Author's note: I have had this idea in my head for awhile and finally got to writing it. The main focus is Alex, and how she deals with a heavy emotional trauma that effects her and someone she comes to care about. Not a romance story; focuses more on drama and friendship. I will try to update once a week or every couple of weeks. Enjoy!

I press my back against the wall so hard that I can feel the coldness of it on my back. My heart is beating at such a fast pace that I'm afraid it is going to leap right out of my chest, and my breathing is rapid and jagged. I think if I inhale any sharper, my chest will explode.

I don't remember ever being so scared. Coming back from the dead, testifying in front of the man who shot me, returning to my old life; all of these events paled in comparison to what I am facing right now.

I can hear footsteps in the hall and my breath literally hitches in my throat. I have to bite my bottom lip to keep from crying. I start to shake, and I wrap my arms around myself in an effort to stop the tremors. I love this

Why didn't I shut the door after I ran in here? He's going to know I'm in here - the door is wide open. I might as well go over the intercom and announce where I am.

The footsteps get closer. They're slow, yet purposeful and deliberate. The person approaching is obviously on a mission and knows exactly where they want to go.

I know it's him.

I slide down the wall and sit on the floor with my back against it, drawing my knees to my chest and leaning my forehead on my knees. I'm crying silently now and I've abandoned any idea of trying to compose myself. I can't. I know I'm about to die.

Suddenly, the footsteps abruptly stop and I hear a man's voice shout out, "Hey!"

The voice sounds far away and I slowly begin to realize the voice doesn't match the footsteps. The footsteps had been closer than the voice.

Now I hear a second set of footsteps, quick and heavy this time. The owner of the voice – I'm sure this time. They stop outside the hall, in what sounds like mere inches from the open door.

"Where can I find Alex Cabot?" the gruff voice demands.

I force my tears away and strain to listen. Only one person knows I came in here, and I saw her run away.

There is no response to the question. In a harsher, louder tone, the man asks again.

"Why do you want to know?" the person finally answers, and my heart stops again.

No; it can't be. I feel the onslaught of tears threatening me again. It's her. I was so sure she had gotten away. But I recognize her voice.

And I know she's going to sell me out. How could she not?

"Because I want to know," the man answers, and then I hear the most frightening sound I've ever heard – the sound of the safety on a gun being clicked off. "Tell me where she is." I don't have to have x-ray vision to know he is pointing a gun at her right now.

It should only be seconds before she tells him where I am to save herself. Seconds before he comes in and shoots me. Seconds left to be alive.

I realize I've been holding my breath for several minutes and I let it out, a cry escaping out along with it. I'm shaking so hard that I have to wring my hands together. I suddenly feel nauseous.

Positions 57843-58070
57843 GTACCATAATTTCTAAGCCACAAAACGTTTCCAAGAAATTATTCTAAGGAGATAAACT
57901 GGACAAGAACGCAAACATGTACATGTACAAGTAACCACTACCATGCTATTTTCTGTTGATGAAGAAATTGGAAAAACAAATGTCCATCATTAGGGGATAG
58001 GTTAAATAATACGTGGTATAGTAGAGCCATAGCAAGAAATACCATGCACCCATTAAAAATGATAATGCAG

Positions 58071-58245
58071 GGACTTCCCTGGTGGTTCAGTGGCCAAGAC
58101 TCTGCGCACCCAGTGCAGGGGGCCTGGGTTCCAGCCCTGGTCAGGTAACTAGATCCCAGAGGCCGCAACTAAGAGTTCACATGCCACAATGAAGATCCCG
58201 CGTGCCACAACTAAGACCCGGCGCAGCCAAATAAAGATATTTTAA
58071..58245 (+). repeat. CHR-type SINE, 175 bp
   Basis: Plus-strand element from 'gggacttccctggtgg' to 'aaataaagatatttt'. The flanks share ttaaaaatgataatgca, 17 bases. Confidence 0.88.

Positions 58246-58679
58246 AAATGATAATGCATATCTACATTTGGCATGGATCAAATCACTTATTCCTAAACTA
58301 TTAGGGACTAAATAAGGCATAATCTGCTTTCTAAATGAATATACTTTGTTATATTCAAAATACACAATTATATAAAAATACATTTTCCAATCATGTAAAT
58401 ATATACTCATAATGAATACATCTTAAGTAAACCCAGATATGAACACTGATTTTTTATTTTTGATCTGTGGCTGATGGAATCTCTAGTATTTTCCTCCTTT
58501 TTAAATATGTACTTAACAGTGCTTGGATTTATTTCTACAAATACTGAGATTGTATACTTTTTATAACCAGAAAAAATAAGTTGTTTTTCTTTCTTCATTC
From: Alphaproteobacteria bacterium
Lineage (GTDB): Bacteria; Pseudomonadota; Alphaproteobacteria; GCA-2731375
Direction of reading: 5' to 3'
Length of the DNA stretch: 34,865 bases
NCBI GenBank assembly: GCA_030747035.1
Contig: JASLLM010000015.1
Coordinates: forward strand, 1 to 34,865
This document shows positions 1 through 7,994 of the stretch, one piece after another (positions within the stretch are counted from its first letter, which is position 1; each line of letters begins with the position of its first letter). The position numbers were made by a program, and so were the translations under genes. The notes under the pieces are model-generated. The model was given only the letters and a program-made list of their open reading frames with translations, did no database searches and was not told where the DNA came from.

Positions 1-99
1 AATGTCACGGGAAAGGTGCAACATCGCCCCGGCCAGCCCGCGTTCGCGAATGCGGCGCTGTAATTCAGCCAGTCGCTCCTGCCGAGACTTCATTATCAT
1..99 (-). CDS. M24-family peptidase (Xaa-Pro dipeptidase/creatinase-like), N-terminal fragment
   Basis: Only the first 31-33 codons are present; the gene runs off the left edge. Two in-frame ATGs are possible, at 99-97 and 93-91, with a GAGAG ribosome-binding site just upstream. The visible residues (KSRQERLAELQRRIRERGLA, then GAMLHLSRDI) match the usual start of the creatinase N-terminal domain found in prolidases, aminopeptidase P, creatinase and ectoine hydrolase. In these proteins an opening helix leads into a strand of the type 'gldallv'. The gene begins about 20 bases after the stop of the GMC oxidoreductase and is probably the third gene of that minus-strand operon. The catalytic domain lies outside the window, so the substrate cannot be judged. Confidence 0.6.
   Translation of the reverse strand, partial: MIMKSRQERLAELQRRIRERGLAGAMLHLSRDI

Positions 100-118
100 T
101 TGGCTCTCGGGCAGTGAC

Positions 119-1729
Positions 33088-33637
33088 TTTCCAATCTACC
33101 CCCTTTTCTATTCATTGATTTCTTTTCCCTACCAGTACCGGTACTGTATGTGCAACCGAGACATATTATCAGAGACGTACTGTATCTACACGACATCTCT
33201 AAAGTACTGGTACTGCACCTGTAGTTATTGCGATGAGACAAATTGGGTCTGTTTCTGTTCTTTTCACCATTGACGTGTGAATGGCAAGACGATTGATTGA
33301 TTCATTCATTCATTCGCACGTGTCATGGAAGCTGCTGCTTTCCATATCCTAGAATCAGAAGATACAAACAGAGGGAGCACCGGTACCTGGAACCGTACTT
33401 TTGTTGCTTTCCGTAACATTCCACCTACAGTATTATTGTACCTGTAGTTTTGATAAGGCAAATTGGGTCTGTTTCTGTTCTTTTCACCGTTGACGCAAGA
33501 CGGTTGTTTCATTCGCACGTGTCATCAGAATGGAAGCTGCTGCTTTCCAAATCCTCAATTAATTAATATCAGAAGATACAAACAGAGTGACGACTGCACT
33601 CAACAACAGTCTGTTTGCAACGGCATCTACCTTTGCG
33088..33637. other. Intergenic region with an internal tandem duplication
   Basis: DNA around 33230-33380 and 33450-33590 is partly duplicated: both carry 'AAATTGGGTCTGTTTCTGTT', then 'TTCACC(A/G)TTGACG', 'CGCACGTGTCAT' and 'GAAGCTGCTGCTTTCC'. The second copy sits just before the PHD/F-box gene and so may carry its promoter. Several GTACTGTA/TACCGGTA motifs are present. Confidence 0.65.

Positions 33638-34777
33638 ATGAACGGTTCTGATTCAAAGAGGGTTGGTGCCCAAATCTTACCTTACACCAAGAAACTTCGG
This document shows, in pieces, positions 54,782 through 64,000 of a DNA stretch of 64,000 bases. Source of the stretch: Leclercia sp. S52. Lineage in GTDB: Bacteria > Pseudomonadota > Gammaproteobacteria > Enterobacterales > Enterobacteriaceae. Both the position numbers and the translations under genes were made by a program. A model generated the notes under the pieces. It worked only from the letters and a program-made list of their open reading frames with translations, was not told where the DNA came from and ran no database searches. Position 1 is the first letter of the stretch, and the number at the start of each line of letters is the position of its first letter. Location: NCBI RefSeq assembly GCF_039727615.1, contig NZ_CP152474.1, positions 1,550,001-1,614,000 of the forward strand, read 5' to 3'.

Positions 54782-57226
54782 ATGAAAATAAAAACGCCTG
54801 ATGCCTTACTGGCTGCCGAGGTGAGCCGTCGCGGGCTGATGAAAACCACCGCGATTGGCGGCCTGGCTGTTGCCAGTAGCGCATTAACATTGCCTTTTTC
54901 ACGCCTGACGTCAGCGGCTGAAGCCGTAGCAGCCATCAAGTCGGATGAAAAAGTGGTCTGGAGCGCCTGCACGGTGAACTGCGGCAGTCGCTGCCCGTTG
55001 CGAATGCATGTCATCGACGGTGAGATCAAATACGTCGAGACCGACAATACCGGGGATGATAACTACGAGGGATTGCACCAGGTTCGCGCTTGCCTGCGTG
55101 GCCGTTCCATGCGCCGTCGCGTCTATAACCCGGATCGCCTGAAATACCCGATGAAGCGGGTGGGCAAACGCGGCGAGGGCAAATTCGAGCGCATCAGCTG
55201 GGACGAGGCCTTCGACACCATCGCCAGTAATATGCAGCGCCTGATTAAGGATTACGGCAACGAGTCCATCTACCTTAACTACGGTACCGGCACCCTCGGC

So this is what it feels like to die. This is the kind of fear felt by every innocent victim. I was a victim once. I was on my back on the cold hard ground while Olivia leaned over with tears in her eyes, desperately trying to keep me with her. The fear I felt at that moment has been with me every day, recessed in the back of my mind, waiting to spring to life again. I swore to myself I would never know that fear again. But it appears I lied to myself. I'm once more going to become a victim.

And then I heard the words I never expected to hear, "I'm Alex Cabot."

My mind can't wrap around what she just said. I can't process any thoughts. All I can do is sit in shock, unmoving. I know the right thing to do; the right thing is to get up and run into the hall and show myself and save an innocent life. For the first time, I feel what Olivia felt on the night of my shooting – total helplessness. It's like my mind has a pact with my body not to allow it to move.

The gunshots come only seconds after she speaks, though it seems like much more time has elapsed. Two shots, in perfect succession. No screams. No begging for her life. Just two shots.

And then silence.

I want to scream. I want to vomit. I want to run. But I can't. I'm frozen; paralyzed by fear.

A few seconds after the gunshots, I hear the heavy footsteps again. I listen as they seem to get further and further away. The next sound I hear is the elevator ring. I wait until I hear the doors swoosh shut before I allow myself to breathe again.

I know I have to go out into the hall. I have to see if she's alive. If she is, I have to help her. She saved my life. She took a bullet that was meant for me. I have to do everything I can; if there is anything that can be done.

My mind knows this is what I should do, but I can't make my body cooperate. I can't make myself stand. I'm sobbing and shaking and I can barely breathe.

What is wrong with me? I am always in control of myself. I am always calm and collected. I never panic. I'm better than that.

Yet I just sat here hidden and allowed someone else to take two bullets that we were meant for me. And if she's still alive, every second I sit here is a second she slips further away.

But I'm not strong enough. I draw my knees up to my chest and rock myself back and forth, consumed with tears.

So what put Alex in this situation? Who saved her life? You'll have to read to find out! This is the prologue; chapter 1 will be posted in the next week or so.